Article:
When all the components are filled with water the system holds about 1000 gallons. To fill the system initially and to provide water to top up the sump when it gets low we setup three 55 gallon drums to collect rain water from the roof of our house. A 3/4 inch potable water pipe was buried under ground to connect the rain barrels to a float valve in the sump. When the sump water level drops to within about an inch above the water pump the float valve opens to allow water to flow into the sump from the rain barrels. I found the Little Giant Plastic Trough-O-Matic Float Valve at Tractor Supply.
When It’s Cold Outside
The winters in Central Pennsylvania get cold. The summers are warm and humid, the winters are very cold and snowy, and it is partly cloudy year round. Over the course of the year, the temperature typically varies from 23°F to 86°F and is rarely below 11°F or above 94°F.
Heating is provided by four AQQA 800 Watt Aquarium heaters in the fish tank. These maintain the fish tank at 78 degrees Fahrenheit. The sump will be about 71 degrees in the morning after a cold night.
A second layer of plastic is added to the hoop house to increase insulation in the Winter. There is an inflation blower that pumps dry outside air into the gap between the layers. This more than doubles the insulation (R) value of the plastic covers.
Air Ventilation and Circulation
There is one Exhaust fan on a thermostat in the West end wall above the door. This is the second time we have used the iLiving – 24″ Wall Mounted Exhaust Fan with Automatic Shutter. On a sunny day the greenhouse quickly reaches 80 – 85 degrees Farenheit. The exhaust fan turns on at about 90 degrees and will cool the greenhouse down to 72 degrees (assuming it is this cool or less outside).
In the Winter, I also roll up the plastic on the West facing door (our prevailing wind is from the West Northwest) to allow dry air to circulate inside. There is a louvered vent above the East door that will open automatically when the exhause fan comes on and I also prop it open in the Winter to allow natural airflow.
There are two cSimple Deluxe 18 Inch Industrial Wall Mount 3 Speed Commercial Ventilation Metal Fans one above each grow bed. These are turned on manually, usually in the morning to dry off the plants. When the humidity get too high these are also used to circulate air and help move it our of the greenhouse through the end wall vents.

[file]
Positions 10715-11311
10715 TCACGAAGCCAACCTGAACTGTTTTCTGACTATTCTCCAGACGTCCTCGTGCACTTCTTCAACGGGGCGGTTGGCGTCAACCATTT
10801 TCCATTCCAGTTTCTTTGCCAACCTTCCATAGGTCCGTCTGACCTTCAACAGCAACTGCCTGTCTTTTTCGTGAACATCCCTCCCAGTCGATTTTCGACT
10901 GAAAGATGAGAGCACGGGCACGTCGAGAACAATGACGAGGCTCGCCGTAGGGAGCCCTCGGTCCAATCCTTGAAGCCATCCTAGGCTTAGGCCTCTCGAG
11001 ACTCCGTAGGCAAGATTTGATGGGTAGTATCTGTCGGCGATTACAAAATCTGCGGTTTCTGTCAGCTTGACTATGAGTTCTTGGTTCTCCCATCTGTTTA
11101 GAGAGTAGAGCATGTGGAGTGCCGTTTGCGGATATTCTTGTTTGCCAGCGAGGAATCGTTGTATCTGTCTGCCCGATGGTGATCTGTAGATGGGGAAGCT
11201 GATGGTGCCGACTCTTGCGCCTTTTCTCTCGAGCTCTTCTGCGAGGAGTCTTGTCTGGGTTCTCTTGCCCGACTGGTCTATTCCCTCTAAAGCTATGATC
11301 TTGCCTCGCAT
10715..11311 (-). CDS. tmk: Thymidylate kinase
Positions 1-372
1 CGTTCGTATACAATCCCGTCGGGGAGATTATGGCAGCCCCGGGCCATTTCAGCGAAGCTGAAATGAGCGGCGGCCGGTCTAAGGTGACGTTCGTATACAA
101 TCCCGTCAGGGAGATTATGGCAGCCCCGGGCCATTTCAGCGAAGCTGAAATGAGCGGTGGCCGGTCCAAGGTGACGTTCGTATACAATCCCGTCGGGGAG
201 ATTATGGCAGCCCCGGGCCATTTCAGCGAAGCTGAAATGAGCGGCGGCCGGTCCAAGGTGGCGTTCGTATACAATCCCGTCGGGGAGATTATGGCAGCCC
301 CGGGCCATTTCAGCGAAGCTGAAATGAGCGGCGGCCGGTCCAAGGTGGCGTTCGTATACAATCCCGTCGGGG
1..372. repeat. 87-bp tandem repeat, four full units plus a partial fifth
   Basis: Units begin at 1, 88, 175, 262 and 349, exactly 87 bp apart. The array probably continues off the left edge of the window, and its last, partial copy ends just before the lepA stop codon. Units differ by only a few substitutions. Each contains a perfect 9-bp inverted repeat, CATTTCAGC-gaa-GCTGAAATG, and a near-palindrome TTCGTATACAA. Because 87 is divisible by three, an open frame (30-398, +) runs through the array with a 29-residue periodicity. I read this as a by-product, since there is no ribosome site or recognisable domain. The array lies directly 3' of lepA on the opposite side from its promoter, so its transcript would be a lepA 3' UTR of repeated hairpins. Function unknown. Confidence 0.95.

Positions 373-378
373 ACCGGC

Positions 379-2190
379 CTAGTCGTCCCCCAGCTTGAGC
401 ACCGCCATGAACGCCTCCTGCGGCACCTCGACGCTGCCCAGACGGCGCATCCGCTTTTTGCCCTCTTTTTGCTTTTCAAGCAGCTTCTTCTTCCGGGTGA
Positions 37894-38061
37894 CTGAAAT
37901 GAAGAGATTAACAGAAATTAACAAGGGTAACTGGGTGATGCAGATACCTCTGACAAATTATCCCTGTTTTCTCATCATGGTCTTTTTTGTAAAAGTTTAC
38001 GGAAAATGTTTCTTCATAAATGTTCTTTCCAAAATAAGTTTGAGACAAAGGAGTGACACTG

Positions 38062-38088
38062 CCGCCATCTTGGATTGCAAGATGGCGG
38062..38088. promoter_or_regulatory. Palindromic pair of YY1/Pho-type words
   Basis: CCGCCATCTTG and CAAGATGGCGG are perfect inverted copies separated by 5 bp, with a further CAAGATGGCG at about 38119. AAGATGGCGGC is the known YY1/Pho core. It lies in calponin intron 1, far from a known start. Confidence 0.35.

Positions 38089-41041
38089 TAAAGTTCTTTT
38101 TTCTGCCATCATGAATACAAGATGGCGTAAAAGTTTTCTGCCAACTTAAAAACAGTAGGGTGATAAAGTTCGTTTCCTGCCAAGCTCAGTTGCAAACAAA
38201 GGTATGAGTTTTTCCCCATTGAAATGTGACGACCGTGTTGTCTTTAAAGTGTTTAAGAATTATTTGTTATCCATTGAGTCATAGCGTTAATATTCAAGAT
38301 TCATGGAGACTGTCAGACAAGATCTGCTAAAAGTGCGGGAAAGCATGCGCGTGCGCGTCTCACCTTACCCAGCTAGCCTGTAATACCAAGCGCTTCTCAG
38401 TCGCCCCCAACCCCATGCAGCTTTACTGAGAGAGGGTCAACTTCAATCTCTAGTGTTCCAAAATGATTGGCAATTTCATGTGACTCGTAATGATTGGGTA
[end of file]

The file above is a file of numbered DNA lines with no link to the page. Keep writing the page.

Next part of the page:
During the warmer months the second layer of plastic is removed from the greenhouse and the sides are rolled up halfway to allow natural air circulation. The bottom half of the sidewalls are covered with screen to prevent bugs from coming in. The doors are also covered with screen so the plastic can be removed.
Air Pumps and Air Stones
There are three Tetra AP 300 Whisper® Deep Water Air Pumps. I love these pumps because they are very quiet and provide good aeration to the bottom of the fish tank and mineralization tank. They also provide an inexpensive repair kit to replace the internal rubber diaphragms and working parts to extend the life of the pump. I’ve had five pumps in various systems running outside in a greenhouse (summer and winter) continuously for over 6 years. The air stones we use are medium pore 1-1/2″ by 0.75″, 0.35 cfm Sweetwater AS8S air stones, from Pentair Aquatic Eco-Systems. Medium pore air stones combined with the AP 300 air pumps are the most economical for the amount of air these systems need. The tubing from the distribution manifold to the air stones to the AP 300 is black vinyl 3/16″, (AES # BTP30HD).
Fish Tank Aeration Backup System
We learned how to make a simple aeration backup system for the fish tank when the main electricity grid goes off from Murray Hallam’s Aquaponics Design Course. The system pumps water from within the fish tank and sprays it onto the top. This breaks the surface and circulates the water. Our backup system is made from a 12V DC Rechargeable LiFePO4 Lithium battery, a Rule bilge pump, a Rule float switch, a plastic box, a Uniseal, a short piece of PVC pipe, two lengths of 3/4″ vinyl tubing, a couple hose clamps, a valve, and a 90 degree elbow.